Cynics had quipped that the only act of violence or mutilation not portrayed on the Royal Court's studio stage in recent months was trepanning. That omission has now been rectified in James Stock's thematically dense, but deft and intelligent, reworking of his 1990 play The Shaming Of Bright Millar.
In a small north Cornish coastal community, fisherman Frank faces the dual pressures of a failing business and frustration at his inability to communicate with his autistic son Billy. Teenager Kathleen, the only person who enjoys Billy's company, has her own twin ghosts: the memory of her mother's self-immolation and a series of increasingly ghastly dreams about the treatment meted out to early nineteenth-century folk figure Bright Millar. Samantha Morton's characterisation conveys the sharp contrast between Kathleen's traumatised alienation from her waking life and the impassioned horror of her dream-world.
Kathleen's German-born grandmother, meanwhile, relives the events surrounding her starring role in a Nazi propaganda film which glorified that régime's eugenic programme of sterilisation and extermination, and faces her own imminent death. Maria passively acquiesces in both past and present events: Bridget Turner captures the hollow despair of someone who has attempted to rediscover her rage and whose failure both grimly amuses and fatalistically disillusions her.
Through these triple timelines, Stock assembles a mosaic examination of questions of mental, physical, spiritual and even moral health. Four of his characters die in the course of two and a half hours; each death occurs because someone – occasionally the victim – judges that they have lost the right to live. Rhetoric about the social value of such "cases" thinly conceals notions of genetic and social purity, but in each instance the real motive is an angry impotence in the face of an irreparable "defect": syphilis, chronic depression or simply old age.
The play rigorously avoids becoming an essay. In a couple of neat dramatic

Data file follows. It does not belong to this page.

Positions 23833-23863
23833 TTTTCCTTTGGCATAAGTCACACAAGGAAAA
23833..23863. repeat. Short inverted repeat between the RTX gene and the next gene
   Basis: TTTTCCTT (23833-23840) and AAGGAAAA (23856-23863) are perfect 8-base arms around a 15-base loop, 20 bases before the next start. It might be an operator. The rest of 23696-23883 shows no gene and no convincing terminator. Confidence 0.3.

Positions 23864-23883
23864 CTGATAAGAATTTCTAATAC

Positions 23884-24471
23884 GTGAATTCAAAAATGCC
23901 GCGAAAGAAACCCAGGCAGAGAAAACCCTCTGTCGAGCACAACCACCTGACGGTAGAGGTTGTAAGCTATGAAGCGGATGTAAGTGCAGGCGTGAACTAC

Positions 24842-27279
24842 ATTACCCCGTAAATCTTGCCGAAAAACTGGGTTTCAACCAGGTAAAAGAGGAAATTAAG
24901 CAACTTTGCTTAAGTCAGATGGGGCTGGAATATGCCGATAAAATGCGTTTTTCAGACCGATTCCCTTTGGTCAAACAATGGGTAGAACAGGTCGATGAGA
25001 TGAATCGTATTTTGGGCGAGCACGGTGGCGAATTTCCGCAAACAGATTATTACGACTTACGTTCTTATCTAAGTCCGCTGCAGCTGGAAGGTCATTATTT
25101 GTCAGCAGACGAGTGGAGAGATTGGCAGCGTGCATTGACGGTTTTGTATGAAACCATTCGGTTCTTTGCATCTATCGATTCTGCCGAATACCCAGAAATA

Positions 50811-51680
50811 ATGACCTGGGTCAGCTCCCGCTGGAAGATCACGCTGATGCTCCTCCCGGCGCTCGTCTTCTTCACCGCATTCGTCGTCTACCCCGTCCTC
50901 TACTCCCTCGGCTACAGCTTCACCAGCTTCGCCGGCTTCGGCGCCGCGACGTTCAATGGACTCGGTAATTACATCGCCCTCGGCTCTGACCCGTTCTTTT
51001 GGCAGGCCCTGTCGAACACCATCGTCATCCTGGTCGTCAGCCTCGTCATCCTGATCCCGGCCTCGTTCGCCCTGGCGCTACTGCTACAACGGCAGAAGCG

reversals, the torture-chamber laboratory is located not in Nazi Germany
but in Kathleen's nineteenth-century dreams, in which young Bright has
a hole drilled into his skull in order, says the doctor, to allow him to
go swiftly to his rest in a state of redemption which will serve as a moral
lesson to those of the parish. (The very word "trepanning", it strikes
one irreverently, sounds like the name of a Cornish village.)
In contrast, Hitler appears as a largely comical figure nonetheless capable of putting monstrous ideas into action. Robin Soans, too, excellently contrasts his performance as Frank, unable to understand his tribulations, with a Schubert-playing Führer (take me to your lieder?) possessed of a mundane yet demonic certainty. His most incandescent rage is that of the vegetarian at finding that his buffet includes pieces of chicken, and he frets that the German eugenic programme is failing to surpass that instituted some years earlier in America.
Timelines blur and, under Mark Wing-Davey's perceptive direction, almost every horror is undercut: these events demonstrate not just the banality of evil, but its near-absurdity. Euthanasia, suicide, Vernichtung and the like are a measure not of the victims' inadequacy, but of our own.
Both the dramatic and the intellectual cogency of this piece increase with time. After his George Devine Award-winning Blue Night In The Heart Of The West, James Stock has confirmed himself as both a thoughtful and a skilful playwright.
Written for the Financial Times.
Copyright © Ian Shuttleworth; all rights reserved.
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